Does Medicaid pay for Assisted Living? Medicaid is funded in part by the federal government and in part by the states. If you are confused about Medicaid, you aren’t alone. The Federal and State government are continuously changing rules surrounding healthcare, making it difficult for many people to know if they are using the correct information and making the right choices. Below, we’ve gathered some of the main benefits and drawbacks as well as some links to our vetted resources. Or, feel free to give our team at Stacys Helping Hand, Inc a call at the number above if you would like a Denver assisted living expert to help provide some clarity.
Does Medicaid Pay for Assisted Living
In Colorado, you can apply directly to Medicaid on your own, or you can choose to get Medicaid through the PACE program. In the Denver area, the program is called the InnovAge Greater Colorado PACE. We recommend utilizing InnovAge if the centers are conveniently located due to the fact that many of the assisted living facilities that don’t accept Medicaid will accept payments through InnovAge. The drawback is that InnovAge centers are in limited zip codes and require that you go through their network of experts. For difficult cases, you might need to talk to a local medicaid expert.
If you have limited assets, low income and you need help paying for nursing home or assisted living care, Medicaid might help you pay for part of your care. Nursing home and assisted living services are considered types of long-term care. Long-term care consists of not just medical services, but also personal services. For example, a resident in a nursing home might pay for assistance with bathing and dressing in addition to medical treatment. Medicaid rules for long-term care are significantly different in many ways than their rules for other services.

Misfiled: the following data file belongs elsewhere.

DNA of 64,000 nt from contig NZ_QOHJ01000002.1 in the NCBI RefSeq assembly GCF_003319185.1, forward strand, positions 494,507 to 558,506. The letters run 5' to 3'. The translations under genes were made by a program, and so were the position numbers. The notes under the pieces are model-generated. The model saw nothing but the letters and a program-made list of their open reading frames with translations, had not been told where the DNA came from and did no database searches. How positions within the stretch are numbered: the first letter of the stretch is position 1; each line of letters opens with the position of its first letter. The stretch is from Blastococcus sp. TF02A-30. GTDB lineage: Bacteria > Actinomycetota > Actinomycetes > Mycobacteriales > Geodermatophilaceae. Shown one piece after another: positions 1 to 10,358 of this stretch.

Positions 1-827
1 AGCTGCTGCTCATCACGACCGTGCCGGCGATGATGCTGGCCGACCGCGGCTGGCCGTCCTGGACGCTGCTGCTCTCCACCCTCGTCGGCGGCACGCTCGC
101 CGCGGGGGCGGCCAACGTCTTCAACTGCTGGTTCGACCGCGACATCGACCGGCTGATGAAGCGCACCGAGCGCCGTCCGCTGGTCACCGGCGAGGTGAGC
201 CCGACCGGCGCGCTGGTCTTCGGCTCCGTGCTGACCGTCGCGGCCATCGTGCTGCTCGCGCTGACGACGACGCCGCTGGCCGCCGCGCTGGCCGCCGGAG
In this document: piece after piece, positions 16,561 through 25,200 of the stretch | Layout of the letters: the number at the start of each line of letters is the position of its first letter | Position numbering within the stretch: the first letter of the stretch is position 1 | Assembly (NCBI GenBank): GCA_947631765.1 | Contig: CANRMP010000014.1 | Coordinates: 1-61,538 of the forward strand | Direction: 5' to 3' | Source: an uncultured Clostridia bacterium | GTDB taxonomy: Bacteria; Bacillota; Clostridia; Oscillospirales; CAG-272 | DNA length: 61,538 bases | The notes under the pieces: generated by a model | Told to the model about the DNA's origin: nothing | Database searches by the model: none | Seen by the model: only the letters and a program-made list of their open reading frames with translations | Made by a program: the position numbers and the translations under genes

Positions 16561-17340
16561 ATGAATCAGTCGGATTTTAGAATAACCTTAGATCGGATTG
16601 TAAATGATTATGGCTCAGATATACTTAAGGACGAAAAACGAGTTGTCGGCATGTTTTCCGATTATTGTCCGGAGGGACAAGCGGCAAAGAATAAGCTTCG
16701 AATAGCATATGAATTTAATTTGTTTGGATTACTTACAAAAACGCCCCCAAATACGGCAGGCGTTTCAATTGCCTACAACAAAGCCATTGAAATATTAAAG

Medicaid may not be the best source of funding for assisted living depending on your situation. The first questions most often asked is whether Medicare will pay for assisted living. The answer is no. Medicare is strictly health insurance. Long Term Care Medicaid pays about 30% less than what’s needed for most assisted living costs. Medicaid will cover up to $2250 a month at most.
Since Medicaid reimbursement rates for assisted living facilities are not high, many assisted living communities don’t accept Medicaid. The ones that do are often shared living communities. Also, given the limited range of services for which Medicaid provides assistance and the enrollment caps and waiting lists for Medicaid waivers, many families might benefit by finding affordable assisted living outside of the Medicaid system.
For those who need help with assisted living in Denver, adults without dependent children whose household income does not exceed 133% Federal Poverty Level can apply here and will also need to apply for an Elderly Blind and Disabled Waiver (EBD Waiver). If they already have Colorado Medicaid Insurance, then they would apply for the Medicaid EBD Waiver. This waiver is what will contribute to covering the costs of assisted living.
We’ve written in more depth about the financial eligibility aspects of Long Term Care Medicaid (EBD Waiver) in Paying for Assisted Living Facilities: Spend Downs. In a nutshell, Long Term Care Medicaid requires you to contribute most of your income for room and board when you are living in an assisted living and the EBD Waiver will supplement the facility for your care. You are allowed to keep a small fixed amount of money as a “personal needs allowance” to pay for snacks, clothing and personal products.
There are spousal protection rules, but if you need that much detail, we’d recommend talking to a local expert. You can give us a call at Stacy’s Helping Hand, Inc at 720-620-3754